The “Big Rocks” of Effective Strategic Plan Implementation

Strategic planning is one of those activities that is often looked upon with either fear or disdain. Why? Because all too often business professionals who have been engaged in what can be a very long and arduous process are disheartened when the plan never really seems to reach fruition. It becomes a document based on an exercise that can take an inordinate amount of time (but doesn’t have to…).
In our experience working with a number of different organizations on strategic planning efforts, and conducting research on strategic planning when writing “The Complete Idiot’s Guide to Strategic Planning,” there are a number of reasons that even the most carefully created plans fail to be implemented as planned, let alone serve to achieve the desired results.

This is what we see as the “big rocks” that cause even the best-laid plans to go awry:
  • Lack of alignment with the actual work of the organization. A strategic plan should not be, but often is, separate from the actual work of the organization. Strategic plan elements are not “add-ons,” but should outline what the organization has to do to achieve its goals/objectives in alignment with its mission/vision/values.
  • Lack of involvement/communication with key constituents. Too often strategic plans are developed by small groups behind closed doors with little input from staff, customers/clients, and other key constituents. If you rely on others to achieve your plan’s goals (and who doesn’t?), you must involve all of those others in some way to ensure execution. We’ve actually worked with companies who would not share their strategic plan with their staff members out of concerns about somehow revealing “trade secrets” to competitors. The problem is, how do you expect your employees to help you achieve your goals/objectives if you don’t bring them in on the plan?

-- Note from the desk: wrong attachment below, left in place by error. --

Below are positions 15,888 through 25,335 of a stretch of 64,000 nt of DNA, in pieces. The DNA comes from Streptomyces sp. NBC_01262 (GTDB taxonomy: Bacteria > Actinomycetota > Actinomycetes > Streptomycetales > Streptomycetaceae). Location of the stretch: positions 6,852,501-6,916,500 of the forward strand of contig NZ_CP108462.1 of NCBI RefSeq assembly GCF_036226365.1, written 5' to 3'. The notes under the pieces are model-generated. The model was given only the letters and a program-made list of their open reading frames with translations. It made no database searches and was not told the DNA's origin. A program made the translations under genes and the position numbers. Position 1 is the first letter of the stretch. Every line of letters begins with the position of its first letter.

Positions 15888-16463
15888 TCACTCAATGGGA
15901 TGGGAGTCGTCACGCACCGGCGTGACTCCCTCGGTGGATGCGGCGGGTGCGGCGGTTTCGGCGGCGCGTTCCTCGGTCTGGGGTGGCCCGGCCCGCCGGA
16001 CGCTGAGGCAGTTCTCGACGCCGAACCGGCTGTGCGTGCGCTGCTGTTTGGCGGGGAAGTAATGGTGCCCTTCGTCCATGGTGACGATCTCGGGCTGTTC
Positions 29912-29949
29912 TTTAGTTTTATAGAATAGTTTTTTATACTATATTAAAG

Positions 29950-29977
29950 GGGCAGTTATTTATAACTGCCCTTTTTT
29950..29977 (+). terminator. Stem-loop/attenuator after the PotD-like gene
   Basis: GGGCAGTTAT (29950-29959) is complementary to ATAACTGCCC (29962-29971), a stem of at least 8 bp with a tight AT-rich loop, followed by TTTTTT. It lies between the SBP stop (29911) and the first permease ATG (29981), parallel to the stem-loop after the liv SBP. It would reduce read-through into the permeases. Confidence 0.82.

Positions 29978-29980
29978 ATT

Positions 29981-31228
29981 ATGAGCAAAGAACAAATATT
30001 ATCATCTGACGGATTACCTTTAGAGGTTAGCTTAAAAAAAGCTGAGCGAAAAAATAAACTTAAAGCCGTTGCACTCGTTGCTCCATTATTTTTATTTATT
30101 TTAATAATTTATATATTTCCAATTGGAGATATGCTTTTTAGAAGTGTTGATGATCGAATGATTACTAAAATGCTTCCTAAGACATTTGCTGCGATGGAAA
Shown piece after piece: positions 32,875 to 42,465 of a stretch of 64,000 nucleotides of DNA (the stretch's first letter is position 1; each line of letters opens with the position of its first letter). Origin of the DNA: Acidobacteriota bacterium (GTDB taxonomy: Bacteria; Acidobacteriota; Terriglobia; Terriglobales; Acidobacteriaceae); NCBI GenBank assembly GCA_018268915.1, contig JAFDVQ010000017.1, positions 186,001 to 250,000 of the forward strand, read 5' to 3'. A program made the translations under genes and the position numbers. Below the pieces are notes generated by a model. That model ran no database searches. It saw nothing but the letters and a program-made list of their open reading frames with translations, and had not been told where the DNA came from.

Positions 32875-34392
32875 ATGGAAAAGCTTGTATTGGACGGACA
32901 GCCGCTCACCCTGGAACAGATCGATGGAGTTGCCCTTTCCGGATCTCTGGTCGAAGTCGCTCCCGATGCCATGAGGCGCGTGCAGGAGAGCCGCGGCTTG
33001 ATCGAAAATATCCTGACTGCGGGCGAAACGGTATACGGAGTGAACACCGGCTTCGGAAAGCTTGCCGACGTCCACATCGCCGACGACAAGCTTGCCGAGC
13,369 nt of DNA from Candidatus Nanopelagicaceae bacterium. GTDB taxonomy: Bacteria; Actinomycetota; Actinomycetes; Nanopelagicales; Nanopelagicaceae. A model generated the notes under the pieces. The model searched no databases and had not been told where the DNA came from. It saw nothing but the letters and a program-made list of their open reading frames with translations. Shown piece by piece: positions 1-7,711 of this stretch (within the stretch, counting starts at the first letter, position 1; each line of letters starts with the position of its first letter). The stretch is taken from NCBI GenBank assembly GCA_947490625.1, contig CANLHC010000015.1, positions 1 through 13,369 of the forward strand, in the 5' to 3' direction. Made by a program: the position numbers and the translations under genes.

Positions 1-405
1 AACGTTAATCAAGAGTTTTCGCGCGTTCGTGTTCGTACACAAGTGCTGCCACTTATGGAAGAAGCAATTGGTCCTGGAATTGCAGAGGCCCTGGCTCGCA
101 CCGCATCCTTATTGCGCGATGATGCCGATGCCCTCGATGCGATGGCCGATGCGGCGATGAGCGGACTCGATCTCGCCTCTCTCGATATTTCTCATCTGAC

• Failure to “work the plan.” As we work with clients, one of the “best practices” we’ve implemented is identifying at the outset of the planning process how the plan will be implemented: how often will it be reviewed, how it will be tied into other organizational review processes (e.g. performance review, budgeting), etc.

A strategic plan should be a living document, not a document that sits on a shelf, computer drive, or in the cloud somewhere. It is not a static document. We generally recommend a monthly review comprised of the individuals who are ultimately charged with achieving the various plan strategies and monitoring metrics associated with those strategies. As results are reviewed, the group can and should make adjustments to the plan, which might include raising/lowering targets or adding/removing strategies/tactics. The environment (internal and external) is constantly changing–your plan should be changing too.

Strategic planning can work–and, it doesn’t have to take months and months of meetings. While an initial plan can take extra time because of the need, often, to gather internal and external inputs and, perhaps, to conduct primary research, subsequent cycles of planning can be easily streamlined.

We’re passionate about planning and committed to instilling that same passion in others as we work with them to develop and implement plans that actually generate results.

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